The market is saturated with various kinds of soap, but many of these commercial brands are really all the same, a cheap chemical cocktail that contains a harsh detergent chemical called sodium lauryl sulfate (SLS). This detergent chemical is a rogue emulsifier that removes natural oils from your hair and skin. In commercial soap making, SLS is cheap to pump out, but how safe or effective is it? How does it affect your skin?
A seven-member review panel, consisting of experts in dermatology, pharmacology, chemistry and toxicology, reviewed sodium lauryl sulfate. The seven-member panel of experts makes up the Cosmetic Ingredient Review (CIR) -- a group that thoroughly reviews and assesses the safety of cosmetic ingredients. The group is independent, and their results are published in open scientific literature.
SLS causes skin irritation that increases with concentration and exposure over time
The CIR panel found that sodium lauryl sulfate causes irritation in animal experiments and in some human experiments. They also found that higher concentrations of the detergent irritate the skin more. The CIR only deemed sodium lauryl sulfate safe if concentration does not exceed 1 percent of a product's formula. How do consumers know how much SLS is used in a soap product? The quick answer is: we don't. That's why it's best to find all natural soap that doesn't include SLS on the ingredient list.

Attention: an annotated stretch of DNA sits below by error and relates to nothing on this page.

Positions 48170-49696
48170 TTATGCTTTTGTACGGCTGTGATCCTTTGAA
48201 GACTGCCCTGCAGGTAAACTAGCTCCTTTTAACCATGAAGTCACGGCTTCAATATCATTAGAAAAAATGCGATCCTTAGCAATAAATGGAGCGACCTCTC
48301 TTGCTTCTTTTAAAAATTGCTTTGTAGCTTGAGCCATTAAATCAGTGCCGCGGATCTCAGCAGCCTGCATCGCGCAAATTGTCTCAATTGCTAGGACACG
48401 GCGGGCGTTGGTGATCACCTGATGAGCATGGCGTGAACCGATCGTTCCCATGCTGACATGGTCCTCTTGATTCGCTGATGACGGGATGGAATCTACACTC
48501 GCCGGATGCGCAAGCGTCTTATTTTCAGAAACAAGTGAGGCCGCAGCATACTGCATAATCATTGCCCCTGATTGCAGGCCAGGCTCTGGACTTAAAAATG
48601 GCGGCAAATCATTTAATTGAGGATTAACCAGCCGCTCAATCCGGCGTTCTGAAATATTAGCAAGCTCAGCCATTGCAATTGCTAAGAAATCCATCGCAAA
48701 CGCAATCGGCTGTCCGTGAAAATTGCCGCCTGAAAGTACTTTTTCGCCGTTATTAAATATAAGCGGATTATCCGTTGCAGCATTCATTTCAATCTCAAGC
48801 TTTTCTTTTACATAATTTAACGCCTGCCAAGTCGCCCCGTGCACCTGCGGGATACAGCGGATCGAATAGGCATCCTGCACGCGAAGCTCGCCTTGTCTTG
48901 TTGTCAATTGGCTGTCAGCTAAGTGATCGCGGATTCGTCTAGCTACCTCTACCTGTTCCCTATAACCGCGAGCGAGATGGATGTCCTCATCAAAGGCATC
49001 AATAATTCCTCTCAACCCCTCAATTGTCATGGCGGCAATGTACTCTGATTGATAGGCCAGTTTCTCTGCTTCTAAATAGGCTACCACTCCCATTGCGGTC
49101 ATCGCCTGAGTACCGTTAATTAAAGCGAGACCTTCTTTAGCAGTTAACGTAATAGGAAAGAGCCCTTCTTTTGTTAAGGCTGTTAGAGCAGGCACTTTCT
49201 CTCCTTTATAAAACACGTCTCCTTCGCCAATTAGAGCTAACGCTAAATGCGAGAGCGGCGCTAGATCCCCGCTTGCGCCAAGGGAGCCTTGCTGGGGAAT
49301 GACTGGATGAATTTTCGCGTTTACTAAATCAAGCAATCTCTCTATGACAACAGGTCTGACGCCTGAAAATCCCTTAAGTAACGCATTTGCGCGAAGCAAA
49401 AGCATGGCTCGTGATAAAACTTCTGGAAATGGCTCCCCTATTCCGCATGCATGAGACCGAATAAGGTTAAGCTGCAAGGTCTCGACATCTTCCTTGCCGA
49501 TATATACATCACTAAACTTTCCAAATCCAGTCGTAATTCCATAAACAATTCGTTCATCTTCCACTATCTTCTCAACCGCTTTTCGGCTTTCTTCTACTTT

Should a skin irritant really be added to soap? Shouldn't soap replenish and heal the skin, not irritate the skin and block pores?
SLS BLOCKS PORES, CAUSES "SEVERE EPIDERMAL CHANGES"
A study published in the Journal of the American College of Toxicology, Volume 2, Number 7, found sodium lauryl sulfate and ammonium lauryl sulfate to be irritants in concentrations beginning at just 2 percent. The patch tests clearly showed that irritation increased as the concentration of SLS increased. The study also found that SLS becomes even more irritating when used over time.
The study also found that SLS causes"...severe epidermal changes to the area of the skin of mice to which it was applied" and the study called for further studies to assess potential tumor-enhancing activity of the chemical.
In albino rabbit studies, SLS at 5 percent caused comedones to appear on the mammals. Comedones are blocked pores and damaged hair follicles that lead to severe acne-like whiteheads or blackheads that give skin a rough texture.
With so many better ingredients on the market that nourish the skin, like honey and hemp seed oils, it is counterproductive to lather up with SLS and other sulfates that strip the skin of its natural oils.